Minimum wage increase needed, not an inconvenience

Editor:

I am writing in response to the “minimum wage increase consequence” letter to the editor in the June 6 paper. Effective June 1st, the minimum wage increased by $1.20 per hour to $13.85, which I think is long overdue.

Hope employs a lot of minimum wage workers of all ages from teens to seniors. The cost of rental accommodations has risen where it is impossible for someone making minimum wage to afford decent housing. They are having to choose between eating or paying for everyday expenses such as heat, phone, etc. Any unexpected cost (missed work due to illness, vet bills, car repairs etc) can send them into a financial tailspin.

In the Hope Standard May 2015, there was an article about the “living wage” for the Fraser Valley. At that time, four years ago, it was $17.27. It has certainly increased since then.

The letter to the editor published last week was stated fast food franchise owners would have to absorb the additional cost because menu prices are set by head office. I see this as an internal company problem that would have to be reconciled within that company. We all know that it would likely mean passing the cost onto the consumers and the franchise owners would still be making their profit.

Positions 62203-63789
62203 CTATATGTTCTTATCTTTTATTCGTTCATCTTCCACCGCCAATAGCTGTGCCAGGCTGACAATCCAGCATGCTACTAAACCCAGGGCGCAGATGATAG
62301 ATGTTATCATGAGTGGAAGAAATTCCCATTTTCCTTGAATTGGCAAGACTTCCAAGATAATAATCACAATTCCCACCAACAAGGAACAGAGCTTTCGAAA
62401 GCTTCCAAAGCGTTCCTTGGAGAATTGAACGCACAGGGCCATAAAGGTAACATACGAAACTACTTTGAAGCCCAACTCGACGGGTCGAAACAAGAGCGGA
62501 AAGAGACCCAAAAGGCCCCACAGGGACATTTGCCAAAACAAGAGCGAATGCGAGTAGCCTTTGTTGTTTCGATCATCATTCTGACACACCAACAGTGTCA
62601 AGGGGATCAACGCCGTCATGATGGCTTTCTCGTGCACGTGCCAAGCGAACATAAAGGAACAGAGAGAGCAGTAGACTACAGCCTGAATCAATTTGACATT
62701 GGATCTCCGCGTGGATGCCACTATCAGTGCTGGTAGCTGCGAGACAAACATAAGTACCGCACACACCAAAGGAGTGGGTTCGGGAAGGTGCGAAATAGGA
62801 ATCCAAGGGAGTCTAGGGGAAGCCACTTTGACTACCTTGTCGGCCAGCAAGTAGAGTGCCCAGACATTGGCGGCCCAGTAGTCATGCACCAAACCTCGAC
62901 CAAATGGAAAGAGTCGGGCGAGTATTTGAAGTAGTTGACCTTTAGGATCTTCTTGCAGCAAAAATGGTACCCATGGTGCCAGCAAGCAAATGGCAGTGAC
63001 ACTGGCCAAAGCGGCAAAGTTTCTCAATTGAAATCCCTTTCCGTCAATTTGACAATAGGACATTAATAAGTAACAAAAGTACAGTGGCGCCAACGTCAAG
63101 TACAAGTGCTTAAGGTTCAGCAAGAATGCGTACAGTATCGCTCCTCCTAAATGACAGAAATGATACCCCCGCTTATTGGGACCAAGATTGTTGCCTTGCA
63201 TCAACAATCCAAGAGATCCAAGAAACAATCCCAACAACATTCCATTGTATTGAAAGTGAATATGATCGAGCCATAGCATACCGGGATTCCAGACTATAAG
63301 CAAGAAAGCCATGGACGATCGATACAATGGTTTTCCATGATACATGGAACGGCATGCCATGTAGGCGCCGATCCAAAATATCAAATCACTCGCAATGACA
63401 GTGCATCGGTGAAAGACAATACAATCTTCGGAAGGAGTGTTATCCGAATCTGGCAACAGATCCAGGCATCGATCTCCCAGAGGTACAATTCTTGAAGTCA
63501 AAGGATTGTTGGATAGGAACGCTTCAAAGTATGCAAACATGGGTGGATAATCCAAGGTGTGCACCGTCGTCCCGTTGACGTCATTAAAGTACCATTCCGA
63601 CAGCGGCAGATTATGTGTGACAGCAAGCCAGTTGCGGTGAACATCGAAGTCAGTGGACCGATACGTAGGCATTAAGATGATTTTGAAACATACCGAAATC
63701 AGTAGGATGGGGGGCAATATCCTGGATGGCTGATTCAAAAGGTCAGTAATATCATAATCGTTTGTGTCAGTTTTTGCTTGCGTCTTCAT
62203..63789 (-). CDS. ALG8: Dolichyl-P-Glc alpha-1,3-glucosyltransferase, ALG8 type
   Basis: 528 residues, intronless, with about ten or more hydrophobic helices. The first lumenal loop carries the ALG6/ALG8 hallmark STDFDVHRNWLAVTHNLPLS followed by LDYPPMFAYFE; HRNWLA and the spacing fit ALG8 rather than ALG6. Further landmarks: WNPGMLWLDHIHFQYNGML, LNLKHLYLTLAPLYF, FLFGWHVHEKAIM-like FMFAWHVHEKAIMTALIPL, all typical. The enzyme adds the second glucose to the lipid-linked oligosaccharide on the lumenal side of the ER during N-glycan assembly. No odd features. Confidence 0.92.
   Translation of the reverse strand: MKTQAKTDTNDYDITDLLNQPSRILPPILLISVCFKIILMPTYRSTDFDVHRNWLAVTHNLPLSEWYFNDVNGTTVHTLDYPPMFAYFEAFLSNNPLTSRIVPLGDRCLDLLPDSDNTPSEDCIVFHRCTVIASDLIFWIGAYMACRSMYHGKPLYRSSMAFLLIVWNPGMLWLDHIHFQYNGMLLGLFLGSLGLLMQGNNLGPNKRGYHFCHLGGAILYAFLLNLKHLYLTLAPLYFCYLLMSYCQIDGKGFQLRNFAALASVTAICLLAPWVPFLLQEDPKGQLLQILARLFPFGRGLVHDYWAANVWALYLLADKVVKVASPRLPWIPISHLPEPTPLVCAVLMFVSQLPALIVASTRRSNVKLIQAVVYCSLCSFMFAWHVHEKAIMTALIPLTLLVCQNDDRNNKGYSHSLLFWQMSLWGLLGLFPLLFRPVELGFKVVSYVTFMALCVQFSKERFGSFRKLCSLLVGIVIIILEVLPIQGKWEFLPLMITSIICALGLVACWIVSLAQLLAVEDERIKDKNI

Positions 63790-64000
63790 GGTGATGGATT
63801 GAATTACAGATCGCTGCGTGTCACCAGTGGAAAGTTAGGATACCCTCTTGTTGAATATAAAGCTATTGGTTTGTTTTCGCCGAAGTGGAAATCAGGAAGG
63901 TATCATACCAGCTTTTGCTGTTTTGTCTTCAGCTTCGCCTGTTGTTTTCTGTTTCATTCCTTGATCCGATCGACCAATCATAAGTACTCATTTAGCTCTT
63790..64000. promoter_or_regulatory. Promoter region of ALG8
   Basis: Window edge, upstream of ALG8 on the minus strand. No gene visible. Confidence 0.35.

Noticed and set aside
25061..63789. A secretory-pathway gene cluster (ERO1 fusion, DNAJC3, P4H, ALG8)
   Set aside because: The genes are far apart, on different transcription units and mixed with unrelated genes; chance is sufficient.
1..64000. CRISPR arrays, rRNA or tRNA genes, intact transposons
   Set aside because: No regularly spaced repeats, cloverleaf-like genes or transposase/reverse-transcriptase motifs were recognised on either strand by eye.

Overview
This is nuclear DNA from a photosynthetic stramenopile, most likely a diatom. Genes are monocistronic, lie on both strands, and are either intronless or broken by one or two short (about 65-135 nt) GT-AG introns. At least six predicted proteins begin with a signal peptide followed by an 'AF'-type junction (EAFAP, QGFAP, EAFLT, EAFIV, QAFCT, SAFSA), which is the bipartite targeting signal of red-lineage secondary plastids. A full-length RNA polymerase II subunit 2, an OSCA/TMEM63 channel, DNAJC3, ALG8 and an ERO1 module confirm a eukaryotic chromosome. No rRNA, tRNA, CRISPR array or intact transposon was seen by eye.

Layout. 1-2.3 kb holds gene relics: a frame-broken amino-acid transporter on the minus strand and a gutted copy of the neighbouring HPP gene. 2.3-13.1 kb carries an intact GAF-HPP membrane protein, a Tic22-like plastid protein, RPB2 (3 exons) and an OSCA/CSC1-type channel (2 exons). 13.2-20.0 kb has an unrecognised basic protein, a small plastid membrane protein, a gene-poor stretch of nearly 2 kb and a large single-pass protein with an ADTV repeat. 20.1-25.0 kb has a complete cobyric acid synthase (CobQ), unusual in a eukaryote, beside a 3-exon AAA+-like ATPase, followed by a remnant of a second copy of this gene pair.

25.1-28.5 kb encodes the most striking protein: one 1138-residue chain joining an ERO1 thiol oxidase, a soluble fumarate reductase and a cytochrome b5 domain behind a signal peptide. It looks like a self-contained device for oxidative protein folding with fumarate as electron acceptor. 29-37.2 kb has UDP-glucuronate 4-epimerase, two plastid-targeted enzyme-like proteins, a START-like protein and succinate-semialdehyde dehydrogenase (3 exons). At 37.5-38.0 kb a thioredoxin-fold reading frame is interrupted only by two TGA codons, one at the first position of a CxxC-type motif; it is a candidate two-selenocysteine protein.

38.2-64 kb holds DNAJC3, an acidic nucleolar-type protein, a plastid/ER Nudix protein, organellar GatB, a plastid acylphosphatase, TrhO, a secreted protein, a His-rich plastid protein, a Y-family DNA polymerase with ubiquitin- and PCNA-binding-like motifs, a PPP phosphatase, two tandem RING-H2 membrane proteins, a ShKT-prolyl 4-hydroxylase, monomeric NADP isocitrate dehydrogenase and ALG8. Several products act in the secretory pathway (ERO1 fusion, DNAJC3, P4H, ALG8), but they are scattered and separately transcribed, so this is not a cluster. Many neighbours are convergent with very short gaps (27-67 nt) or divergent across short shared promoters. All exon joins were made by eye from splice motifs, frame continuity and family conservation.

It is right for the B.C. Government to give a small increase to our lowest paid workers and let the prices of everything else and every company to then adjust their costs and profits. To do it the other way is to keep people working full time at $12.65/hour, and they would not be able to make ends meet.

These are the working poor. Every dime they earn goes out to pay living costs. They have no savings. Most can’t even afford a burger at McDonald’s, and many are still receiving financial help from their parents to make ends meet even when they are in their 30s and up, which puts an additional strain on seniors who still subsidize their grown kids and grand kids.

I’m a senior and I don’t mind having to pay a bit more for a burger if it means the employees are treated fairly.

Linda Kaji

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